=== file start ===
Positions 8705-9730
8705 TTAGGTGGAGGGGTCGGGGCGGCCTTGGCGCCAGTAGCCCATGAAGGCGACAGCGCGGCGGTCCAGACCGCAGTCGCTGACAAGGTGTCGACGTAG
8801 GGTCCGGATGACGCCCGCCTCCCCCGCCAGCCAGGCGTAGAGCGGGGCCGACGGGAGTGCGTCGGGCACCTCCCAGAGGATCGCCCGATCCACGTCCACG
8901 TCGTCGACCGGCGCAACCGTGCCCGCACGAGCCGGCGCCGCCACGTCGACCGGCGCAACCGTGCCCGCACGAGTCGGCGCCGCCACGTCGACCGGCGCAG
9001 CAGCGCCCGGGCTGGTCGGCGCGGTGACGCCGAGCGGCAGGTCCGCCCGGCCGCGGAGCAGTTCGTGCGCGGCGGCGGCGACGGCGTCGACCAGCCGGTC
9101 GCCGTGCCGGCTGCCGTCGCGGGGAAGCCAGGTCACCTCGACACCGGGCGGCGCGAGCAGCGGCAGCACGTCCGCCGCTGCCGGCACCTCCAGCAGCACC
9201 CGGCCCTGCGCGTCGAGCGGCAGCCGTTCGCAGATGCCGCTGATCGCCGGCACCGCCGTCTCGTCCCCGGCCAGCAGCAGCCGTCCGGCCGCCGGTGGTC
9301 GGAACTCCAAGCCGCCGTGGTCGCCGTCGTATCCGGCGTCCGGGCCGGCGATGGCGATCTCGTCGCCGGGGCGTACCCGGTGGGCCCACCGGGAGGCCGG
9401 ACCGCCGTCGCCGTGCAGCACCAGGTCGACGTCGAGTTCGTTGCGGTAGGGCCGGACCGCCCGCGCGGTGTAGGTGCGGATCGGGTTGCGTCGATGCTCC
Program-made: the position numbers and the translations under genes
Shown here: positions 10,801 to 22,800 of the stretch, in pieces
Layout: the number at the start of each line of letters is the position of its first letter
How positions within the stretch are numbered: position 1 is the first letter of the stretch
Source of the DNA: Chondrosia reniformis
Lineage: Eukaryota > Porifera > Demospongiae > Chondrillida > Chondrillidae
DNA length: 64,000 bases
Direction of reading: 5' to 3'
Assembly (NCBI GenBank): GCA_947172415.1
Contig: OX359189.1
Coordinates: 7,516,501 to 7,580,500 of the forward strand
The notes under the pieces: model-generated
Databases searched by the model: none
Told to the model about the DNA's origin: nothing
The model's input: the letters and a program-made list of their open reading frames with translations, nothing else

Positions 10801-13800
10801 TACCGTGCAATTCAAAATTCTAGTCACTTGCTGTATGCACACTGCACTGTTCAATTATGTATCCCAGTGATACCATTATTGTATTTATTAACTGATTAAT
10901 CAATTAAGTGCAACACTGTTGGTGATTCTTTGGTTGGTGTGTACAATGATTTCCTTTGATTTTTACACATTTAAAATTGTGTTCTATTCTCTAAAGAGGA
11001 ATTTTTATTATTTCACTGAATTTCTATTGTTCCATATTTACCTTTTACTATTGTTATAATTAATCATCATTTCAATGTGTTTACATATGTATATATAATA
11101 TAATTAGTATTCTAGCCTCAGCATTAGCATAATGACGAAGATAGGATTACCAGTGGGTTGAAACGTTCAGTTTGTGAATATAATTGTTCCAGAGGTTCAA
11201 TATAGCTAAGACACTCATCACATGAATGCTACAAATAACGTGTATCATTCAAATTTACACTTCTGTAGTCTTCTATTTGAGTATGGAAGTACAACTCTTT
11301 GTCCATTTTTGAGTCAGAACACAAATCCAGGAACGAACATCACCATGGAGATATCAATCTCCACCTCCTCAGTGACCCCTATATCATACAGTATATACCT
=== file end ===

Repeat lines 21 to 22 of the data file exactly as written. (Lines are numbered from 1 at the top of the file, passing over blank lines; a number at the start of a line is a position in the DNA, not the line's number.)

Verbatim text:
The notes under the pieces: model-generated
Databases searched by the model: none